India should actively participate in Sri Lanka’s growing power sector, both traditional and renewable, a top government official has said. “India has a good opportunity and should actively participate. The two governments are active in exploring business potential,” B.M.S. Batagoda, Secretary, Ministry of Power and Renewable Energy, told visiting Indian journalists. He also said the island nation’s government is looking at the possibility of three-way joint venture among Sri Lanka, India and Japan in building an LNG terminal at Kerawalapitiya. Batagoda said the Sri Lankan government has asked its power utility — Ceylon Electricity Board (CEB) — and the Indian thermal power major NTPC Ltd to come up with a financial model for the proposed 500 MW liquefied natural gas (LNG)-fired power plant.
“We have asked CEB and the NTPC to come up with the proposal on the joint venture structure like shareholding pattern and other aspects for setting up the power plant,” he said. He said the financial modelling could be on the lines that was agreed earlier for the 500 MW thermal plant at Sampur in Triconmalee district. The coal-fired plant project was to be a 50:50 joint venture between CEB and NTPC but was scrapped for a variety of reasons. Batagoda said the land intended for this power plant can be offered to India to set up 50 MW solar power plant. Sri Lanka is also planning to build another 500 MW LNG power plant with Japan. Speaking about the proposed LNG terminal at Kerawalapitiya, Batagoda said Sri Lanka now has power plants with a generation capacity of 900 MW running on costly fuels. This terminal will enable these plants switch over to the cheaper LNG.
“India and Japan are keen to build the terminal. We are thinking of an open tender for the project. But India and Japan want government-to-government talks. We are also looking at the possibility of a three-way joint venture between Sri Lanka, India and Japan in building a LNG terminal,” Batagoda said. He said another 300 MW LNG power plant is waiting to be tendered. Queried about purchasing power from India, Batagoda said a joint committee is looking at its feasibility. He said a new and shorter route for laying power cables and the financial model for a private player to own and operate it is being looked at. “The other option is for two organisations of the two governments to own the cable company. Possibly India’s Power Grid Corporation can be one of the partners,” Batagoda said.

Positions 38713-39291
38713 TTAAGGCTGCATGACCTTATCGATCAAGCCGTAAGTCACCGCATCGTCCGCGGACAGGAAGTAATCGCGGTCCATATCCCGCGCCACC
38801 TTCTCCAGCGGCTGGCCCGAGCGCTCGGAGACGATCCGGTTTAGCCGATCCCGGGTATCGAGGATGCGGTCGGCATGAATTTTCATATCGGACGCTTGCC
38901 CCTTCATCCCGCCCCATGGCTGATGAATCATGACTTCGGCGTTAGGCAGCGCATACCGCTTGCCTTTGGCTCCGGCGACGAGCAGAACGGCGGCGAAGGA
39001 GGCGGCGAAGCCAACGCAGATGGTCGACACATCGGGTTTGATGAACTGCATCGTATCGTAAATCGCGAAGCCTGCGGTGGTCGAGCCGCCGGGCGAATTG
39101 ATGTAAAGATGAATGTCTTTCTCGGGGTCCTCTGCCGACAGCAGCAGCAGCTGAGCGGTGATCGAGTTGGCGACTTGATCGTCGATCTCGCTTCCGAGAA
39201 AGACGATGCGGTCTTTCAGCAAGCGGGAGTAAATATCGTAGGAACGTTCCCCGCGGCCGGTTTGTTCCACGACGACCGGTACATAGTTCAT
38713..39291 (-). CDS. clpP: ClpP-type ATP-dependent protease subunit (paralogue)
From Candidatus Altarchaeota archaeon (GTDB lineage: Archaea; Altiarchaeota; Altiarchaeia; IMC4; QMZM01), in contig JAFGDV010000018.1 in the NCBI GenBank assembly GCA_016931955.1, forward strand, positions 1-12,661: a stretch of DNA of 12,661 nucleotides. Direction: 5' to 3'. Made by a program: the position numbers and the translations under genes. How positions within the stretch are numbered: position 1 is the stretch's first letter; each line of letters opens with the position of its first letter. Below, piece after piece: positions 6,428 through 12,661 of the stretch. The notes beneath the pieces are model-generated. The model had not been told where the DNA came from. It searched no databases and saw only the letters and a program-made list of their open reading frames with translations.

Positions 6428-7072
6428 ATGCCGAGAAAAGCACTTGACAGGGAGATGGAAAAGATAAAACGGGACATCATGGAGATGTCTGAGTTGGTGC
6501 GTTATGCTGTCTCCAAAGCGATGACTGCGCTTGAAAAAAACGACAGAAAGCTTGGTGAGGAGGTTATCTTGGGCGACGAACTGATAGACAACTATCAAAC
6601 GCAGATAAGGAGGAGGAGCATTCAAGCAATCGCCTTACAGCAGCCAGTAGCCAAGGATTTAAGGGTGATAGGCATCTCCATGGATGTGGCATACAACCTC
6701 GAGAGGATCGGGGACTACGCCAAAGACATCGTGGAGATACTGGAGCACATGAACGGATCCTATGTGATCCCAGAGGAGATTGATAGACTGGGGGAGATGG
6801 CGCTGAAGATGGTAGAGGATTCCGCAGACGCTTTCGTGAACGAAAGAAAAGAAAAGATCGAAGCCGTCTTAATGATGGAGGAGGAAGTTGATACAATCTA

Alternatively, India can buy wind power from Sri Lanka, he added. “We have 5,000 MW of wind power potential. We can export to India wind power and buy power from India for our base load needs,” Batagoda said. According to him, India should invest in wind power projects in Sri Lanka where the plant load factor (PLF) is good. The PLF of wind turbines in Sri Lanka is around 40 per cent higher than that of the turbines operating in India. Sri Lanka will also come out with global tender for exploration of new gas wells and for attracting investors to develop gas wells. Cairn Lanka, a subsidiary of Cairn India, had discovered gas in two wells.
In the thermal power sector, Sri Lanka is now looking at super critical power plants instead of sub-critical ones, said Sulakshana Jayawardena, Director (Development), Ministry of Power and Renewable Energy. The island nation has a total installed capacity of around 4,000 MW and plans to increase this to around 6,400 MW by 2025 while growing renewable energy sources manifold. (Venkatachari Jagannathan was in Colombo recently at the invitation of wind turbine maker Gamesa. He can be contacted at firstname.lastname@example.org)